w3resource

C bsearch() function

C bsearch() function - Binary search a sorted table

Syntax bsearch() function

void *bsearch(const void *key, const void *base, size_t nitems, size_t size, int (*compar)(const void *, const void *))

The bsearch() function is used to perform a binary search of an array of num elements, each of size bytes. The array must be sorted ascendingly by the function pointed to by compare.

Parameters bsearch() function

Name Description Required /Optional
key Pointer to the key to search for. Required
base Pointer to the base of the search data. Required
nitems Number of elements. Required
size Size in bytes of each element in the array. Required
compare Function that compares two elements. Required

Return value from bsearch()

  • This function returns a pointer to an entry in the array that matches the search key.
  • If key is not found, a NULL pointer is returned.
  • If two keys are equal, the element that key will point to is unspecified.

Example: bsearch() function

The following example shows the usage of bsearch() function.

#include <search.h>
#include <string.h>
#include <stdio.h>

int compare( char **arg1, char **arg2 )
{
   /* Compare all of both strings: */
   return _strcmpi( *arg1, *arg2 );
}

int main( void )
{
   char *colors[] = {"red", "green", "pink", "orange", "red", "white", "black", "blue"};
   char **result;
   char *key = "red";
   char *key1 = "yellow";
   char *key2 = "black";
   int i;

   /* Sort using Quicksort algorithm: */
   qsort( (void *)colors, sizeof(colors)/sizeof(colors[0]), sizeof( char * ), (int (*)(const
   void*, const void*))compare );
   printf("Sorted array elements:\n");
   for( i = 0; i < sizeof(colors)/sizeof(colors[0]); ++i )    /* Output sorted list */
      printf( "%s ", colors[i] );

   printf("\n\nFind the color 'red' using a binary search algorithm:");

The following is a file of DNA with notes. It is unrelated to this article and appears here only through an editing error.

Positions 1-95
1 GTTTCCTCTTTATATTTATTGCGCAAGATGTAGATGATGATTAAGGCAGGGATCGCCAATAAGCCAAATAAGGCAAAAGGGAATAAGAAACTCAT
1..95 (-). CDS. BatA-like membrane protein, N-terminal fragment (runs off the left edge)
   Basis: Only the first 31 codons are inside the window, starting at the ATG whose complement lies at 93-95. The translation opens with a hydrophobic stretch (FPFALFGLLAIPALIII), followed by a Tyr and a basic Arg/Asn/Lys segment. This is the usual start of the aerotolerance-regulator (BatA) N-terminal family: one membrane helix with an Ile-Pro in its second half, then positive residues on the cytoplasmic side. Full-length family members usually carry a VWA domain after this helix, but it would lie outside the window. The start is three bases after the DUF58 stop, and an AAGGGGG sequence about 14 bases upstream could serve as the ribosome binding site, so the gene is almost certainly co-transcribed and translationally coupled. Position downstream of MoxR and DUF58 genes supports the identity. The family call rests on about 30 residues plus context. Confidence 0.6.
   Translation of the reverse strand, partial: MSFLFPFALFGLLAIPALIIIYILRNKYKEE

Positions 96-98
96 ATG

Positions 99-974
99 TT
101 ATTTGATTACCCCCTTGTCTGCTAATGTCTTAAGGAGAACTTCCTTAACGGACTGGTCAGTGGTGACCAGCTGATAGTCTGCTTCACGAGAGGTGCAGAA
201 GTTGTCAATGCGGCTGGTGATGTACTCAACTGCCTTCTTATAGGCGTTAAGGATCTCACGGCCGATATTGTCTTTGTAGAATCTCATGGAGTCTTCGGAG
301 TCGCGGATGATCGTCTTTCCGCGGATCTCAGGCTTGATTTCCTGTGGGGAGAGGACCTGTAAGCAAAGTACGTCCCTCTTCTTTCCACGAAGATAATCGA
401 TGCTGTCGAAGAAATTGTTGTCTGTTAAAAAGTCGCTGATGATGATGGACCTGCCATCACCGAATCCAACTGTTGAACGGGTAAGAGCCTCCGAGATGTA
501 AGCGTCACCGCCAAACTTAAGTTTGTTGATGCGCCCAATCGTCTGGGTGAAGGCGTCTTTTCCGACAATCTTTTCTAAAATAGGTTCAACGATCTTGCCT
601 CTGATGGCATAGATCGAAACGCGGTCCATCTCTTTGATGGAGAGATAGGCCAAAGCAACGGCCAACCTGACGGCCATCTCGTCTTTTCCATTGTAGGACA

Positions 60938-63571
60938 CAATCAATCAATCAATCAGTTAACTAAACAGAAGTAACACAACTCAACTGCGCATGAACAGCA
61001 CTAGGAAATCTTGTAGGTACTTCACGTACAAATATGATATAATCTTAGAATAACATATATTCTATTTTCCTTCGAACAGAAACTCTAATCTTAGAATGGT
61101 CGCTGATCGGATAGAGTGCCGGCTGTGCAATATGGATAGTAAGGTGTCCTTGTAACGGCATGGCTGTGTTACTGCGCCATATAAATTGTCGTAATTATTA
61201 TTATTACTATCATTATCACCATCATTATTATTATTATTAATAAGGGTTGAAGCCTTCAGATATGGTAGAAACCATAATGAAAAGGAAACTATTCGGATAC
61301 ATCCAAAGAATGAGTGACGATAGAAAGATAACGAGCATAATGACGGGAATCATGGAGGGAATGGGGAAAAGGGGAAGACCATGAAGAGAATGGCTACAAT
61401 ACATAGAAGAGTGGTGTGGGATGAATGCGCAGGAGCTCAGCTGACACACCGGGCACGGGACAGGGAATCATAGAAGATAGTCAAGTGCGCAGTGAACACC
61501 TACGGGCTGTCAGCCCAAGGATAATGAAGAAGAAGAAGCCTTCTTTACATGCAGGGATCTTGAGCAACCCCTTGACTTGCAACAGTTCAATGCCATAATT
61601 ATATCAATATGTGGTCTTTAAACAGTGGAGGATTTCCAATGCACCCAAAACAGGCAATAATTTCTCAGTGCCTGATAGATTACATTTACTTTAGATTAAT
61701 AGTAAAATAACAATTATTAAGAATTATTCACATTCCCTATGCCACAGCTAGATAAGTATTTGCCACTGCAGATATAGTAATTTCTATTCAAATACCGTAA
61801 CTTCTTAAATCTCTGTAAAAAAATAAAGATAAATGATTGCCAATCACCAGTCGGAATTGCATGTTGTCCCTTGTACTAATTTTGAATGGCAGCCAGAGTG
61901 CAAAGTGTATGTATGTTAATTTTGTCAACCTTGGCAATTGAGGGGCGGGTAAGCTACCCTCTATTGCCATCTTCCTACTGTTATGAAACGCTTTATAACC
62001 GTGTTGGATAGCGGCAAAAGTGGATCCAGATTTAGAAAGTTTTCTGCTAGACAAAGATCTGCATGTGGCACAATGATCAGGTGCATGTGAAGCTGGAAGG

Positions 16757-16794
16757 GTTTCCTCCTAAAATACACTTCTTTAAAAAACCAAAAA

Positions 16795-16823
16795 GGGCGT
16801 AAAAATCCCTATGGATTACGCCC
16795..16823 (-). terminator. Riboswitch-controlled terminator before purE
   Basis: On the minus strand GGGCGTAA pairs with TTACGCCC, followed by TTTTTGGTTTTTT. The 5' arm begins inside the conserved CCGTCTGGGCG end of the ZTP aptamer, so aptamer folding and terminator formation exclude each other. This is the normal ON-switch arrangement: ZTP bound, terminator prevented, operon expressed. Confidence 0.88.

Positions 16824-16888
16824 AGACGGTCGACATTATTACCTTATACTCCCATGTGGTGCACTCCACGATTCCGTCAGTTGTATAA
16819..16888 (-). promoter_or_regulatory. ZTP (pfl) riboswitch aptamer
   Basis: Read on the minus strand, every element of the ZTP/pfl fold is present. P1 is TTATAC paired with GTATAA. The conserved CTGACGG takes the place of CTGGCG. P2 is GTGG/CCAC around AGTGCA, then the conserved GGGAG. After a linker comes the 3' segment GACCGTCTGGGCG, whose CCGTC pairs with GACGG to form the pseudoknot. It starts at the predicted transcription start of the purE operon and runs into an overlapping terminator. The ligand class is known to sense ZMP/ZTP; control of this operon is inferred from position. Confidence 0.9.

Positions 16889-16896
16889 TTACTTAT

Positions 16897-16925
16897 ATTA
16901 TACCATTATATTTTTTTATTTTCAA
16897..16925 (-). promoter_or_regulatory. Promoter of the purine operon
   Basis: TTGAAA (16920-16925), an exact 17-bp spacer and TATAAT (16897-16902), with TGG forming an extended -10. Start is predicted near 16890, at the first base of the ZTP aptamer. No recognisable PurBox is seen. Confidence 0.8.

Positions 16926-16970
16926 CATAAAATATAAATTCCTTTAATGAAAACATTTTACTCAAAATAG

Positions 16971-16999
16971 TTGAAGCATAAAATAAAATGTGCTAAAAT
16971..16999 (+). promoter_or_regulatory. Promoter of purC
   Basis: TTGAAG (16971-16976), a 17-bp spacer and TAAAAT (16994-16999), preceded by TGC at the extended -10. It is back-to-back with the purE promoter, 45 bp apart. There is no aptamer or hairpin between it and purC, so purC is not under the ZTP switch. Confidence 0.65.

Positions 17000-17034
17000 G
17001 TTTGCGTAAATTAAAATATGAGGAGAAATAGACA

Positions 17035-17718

result = (char **)bsearch( (char *) &key, (char *)colors, sizeof(colors)/sizeof(colors[0]),
                              sizeof( char * ), (int (*)(const void*, const void*))compare );
   if( result )
      printf( "\n%s color found at %Fp\n", *result, result );
   else
      printf( "\n'Red' color not found!\n" );
   
   printf("\n\nFind the color 'yellow' using a binary search algorithm:");
   result = (char **)bsearch( (char *) &key1, (char *)colors, sizeof(colors)/sizeof(colors[0]),
                              sizeof( char * ), (int (*)(const void*, const void*))compare );
   if( result )
      printf( "\n%s color found at %Fp\n", *result, result );
   else
      printf( "\n'yellow' color not found!\n" );
   
   printf("\n\nFind the color 'black' using a binary search algorithm:");   
   result = (char **)bsearch( (char *) &key2, (char *)colors, sizeof(colors)/sizeof(colors[0]),
                              sizeof( char * ), (int (*)(const void*, const void*))compare );
   if( result )
      printf( "\n%s color found at %Fp\n", *result, result );
   else
      printf( "\n'black' color not found!\n" );
}

N.B.: This code is executed in windows 10

Output:

Sorted array elements:
black blue green orange pink red red white

Find the color 'red' using a binary search algorithm:
red color found at 000000000062FDD8


Find the color 'yellow' using a binary search algorithm:
'yellow' color not found!


Find the color 'black' using a binary search algorithm:
black color found at 000000000062FDB0

C Programming Code Editor:

Previous C Programming: C getenv()
Next C Programming: C qsort()



Follow us on Facebook and Twitter for latest update.

C Programming: Tips of the Day

What's the point of const pointers?

const is a tool which you should use in pursuit of a very important C++ concept:

Find bugs at compile-time, rather than run-time, by getting the compiler to enforce what you mean.

Even though it does not change the functionality, adding const generates a compiler error when you're doing things you didn't mean to do. Imagine the following typo:

void foo(int* ptr)
{
    ptr = 0;// oops, I meant *ptr = 0
}

If you use int* const, this would generate a compiler error because you're changing the value to ptr. Adding restrictions via syntax is a good thing in general. Just don't take it too far -- the example you gave is a case where most people don't bother using const.

Ref : https://bit.ly/33Cdn3Q